The Journal of Arthroplasty , Volume 33 , Issue 7 , 2256 - 2262.e4

Impact of Operative Time on Adverse Events Following Primary Total Joint Arthroplasty

Bohl, Daniel D. et al.
Hip Knee


Little is known regarding the impact of operative time on adverse events following arthroplasty. The present study tests for associations between a 15-minute increase in operative time and the occurrence of adverse events following primary total joint arthroplasty.


Patients undergoing primary total hip or knee arthroplasty during 2006-2013 were identified in the American College of Surgeons National Surgical Quality Improvement Program. Operative time (as a continuous variable) was tested for association with perioperative outcomes using multivariate regression. All regressions were adjusted for differences in demographic, comorbidity, and procedural characteristics.


A total of 165,474 patients met inclusion criteria. The mean (±standard deviation) operative time was 91.9 ± 32.5 minutes. Following adjustment for baseline characteristics, an increase in operative time by 15 minutes increased the risk of anemia requiring transfusion by 9% (95% confidence interval [CI] = 8%-10%, P < .001), wound dehiscence by 13% (95% CI = 8%-19%, P < .001), renal insufficiency by 9% (95% CI = 3%-14%, P < .001), sepsis by 10% (95% CI = 6%-14%, P < .001), surgical site infection by 9% (95% CI = 7%-12%, P < .001), and urinary tract infection by 4% (95% CI = 2%-6%, P < .001). Similarly, an increase in operative time by 15 minutes increased the risk of hospital readmission by 5% (95% CI = 4%-6%, P < .001) and of extended hospital length of stay (≥4 days) by 9% (95% CI = 8%-10%, P < .001).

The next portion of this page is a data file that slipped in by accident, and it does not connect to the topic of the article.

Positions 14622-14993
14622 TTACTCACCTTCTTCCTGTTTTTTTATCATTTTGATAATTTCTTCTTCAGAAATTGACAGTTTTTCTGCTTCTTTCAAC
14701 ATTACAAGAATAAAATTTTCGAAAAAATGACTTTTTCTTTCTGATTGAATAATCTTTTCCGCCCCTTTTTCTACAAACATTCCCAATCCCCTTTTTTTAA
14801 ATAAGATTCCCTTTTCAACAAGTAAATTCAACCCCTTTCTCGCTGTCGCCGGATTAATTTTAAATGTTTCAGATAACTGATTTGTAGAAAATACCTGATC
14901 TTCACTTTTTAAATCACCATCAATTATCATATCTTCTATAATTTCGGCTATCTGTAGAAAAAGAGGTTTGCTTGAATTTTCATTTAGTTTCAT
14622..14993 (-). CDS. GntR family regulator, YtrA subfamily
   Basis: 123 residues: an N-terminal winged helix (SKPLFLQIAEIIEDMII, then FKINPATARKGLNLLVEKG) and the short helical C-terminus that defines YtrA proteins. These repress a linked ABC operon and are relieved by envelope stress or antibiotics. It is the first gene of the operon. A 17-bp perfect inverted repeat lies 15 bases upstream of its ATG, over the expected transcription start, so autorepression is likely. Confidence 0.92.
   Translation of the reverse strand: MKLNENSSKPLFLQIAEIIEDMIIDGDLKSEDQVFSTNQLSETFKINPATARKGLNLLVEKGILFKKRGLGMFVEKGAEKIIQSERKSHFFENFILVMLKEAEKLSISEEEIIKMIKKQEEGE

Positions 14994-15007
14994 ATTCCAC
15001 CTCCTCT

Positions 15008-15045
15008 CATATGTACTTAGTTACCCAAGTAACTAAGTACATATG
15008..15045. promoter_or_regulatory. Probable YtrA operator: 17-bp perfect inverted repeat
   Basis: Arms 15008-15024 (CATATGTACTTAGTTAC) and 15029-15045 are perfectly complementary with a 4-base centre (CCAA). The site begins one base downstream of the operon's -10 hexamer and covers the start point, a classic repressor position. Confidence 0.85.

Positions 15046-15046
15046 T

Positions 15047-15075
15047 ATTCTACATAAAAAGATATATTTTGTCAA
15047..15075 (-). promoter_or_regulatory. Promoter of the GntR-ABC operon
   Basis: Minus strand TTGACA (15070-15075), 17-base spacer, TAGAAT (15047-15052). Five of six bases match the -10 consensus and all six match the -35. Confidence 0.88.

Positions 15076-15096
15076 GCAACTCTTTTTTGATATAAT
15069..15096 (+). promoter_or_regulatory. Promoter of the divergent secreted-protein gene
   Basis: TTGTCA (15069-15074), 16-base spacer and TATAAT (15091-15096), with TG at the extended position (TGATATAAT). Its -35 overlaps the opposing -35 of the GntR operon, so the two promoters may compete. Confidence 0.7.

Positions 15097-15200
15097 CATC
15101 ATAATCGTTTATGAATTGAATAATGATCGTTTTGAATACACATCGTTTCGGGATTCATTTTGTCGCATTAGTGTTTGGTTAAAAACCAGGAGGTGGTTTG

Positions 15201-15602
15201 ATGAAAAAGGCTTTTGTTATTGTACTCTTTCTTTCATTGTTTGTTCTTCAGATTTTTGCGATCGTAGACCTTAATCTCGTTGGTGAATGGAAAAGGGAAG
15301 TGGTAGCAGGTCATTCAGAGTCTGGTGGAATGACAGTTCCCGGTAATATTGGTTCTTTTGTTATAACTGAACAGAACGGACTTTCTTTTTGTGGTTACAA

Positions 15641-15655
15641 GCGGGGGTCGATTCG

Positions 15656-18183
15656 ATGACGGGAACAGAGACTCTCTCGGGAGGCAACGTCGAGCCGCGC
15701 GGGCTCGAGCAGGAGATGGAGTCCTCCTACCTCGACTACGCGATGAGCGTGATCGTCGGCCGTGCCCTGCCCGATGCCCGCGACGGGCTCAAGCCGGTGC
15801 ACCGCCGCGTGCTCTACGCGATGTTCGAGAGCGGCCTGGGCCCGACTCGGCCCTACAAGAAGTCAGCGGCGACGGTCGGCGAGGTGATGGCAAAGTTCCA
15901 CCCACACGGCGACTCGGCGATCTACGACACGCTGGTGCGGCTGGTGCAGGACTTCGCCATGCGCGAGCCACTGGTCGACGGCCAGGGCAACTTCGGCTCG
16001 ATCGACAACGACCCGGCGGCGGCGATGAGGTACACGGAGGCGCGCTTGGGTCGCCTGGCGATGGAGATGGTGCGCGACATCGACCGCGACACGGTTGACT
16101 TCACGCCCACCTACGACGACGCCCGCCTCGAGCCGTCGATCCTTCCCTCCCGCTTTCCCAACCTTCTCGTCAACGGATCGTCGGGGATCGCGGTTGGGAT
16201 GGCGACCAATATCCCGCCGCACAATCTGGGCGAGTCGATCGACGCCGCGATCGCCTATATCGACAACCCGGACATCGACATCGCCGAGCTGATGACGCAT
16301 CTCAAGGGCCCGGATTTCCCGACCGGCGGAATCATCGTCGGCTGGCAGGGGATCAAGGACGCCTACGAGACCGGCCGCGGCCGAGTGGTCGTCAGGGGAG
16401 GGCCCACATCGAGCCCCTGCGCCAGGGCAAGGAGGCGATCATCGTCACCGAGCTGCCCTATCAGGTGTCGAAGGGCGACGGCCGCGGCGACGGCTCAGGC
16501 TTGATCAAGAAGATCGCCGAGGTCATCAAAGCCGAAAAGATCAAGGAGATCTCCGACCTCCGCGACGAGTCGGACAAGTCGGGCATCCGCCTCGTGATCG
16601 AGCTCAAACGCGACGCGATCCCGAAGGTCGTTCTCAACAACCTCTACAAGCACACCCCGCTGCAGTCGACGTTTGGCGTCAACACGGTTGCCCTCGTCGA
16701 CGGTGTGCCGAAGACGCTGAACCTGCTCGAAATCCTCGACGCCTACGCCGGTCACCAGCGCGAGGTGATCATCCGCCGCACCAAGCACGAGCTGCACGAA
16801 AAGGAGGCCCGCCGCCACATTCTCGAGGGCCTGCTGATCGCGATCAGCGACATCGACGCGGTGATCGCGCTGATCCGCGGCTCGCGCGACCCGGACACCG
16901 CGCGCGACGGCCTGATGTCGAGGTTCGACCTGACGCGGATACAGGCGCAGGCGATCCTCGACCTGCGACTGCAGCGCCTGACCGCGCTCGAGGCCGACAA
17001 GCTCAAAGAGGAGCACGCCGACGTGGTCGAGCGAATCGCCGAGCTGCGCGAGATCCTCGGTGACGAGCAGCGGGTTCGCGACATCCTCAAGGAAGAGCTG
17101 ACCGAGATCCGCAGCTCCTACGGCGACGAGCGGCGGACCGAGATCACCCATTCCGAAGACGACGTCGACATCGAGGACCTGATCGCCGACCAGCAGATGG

The present study suggests that greater operative time increases the risk for multiple postoperative complications following total joint arthroplasty. These data suggest that surgeons should consider steps to minimize operative time without compromising the technical components of the surgical procedure.

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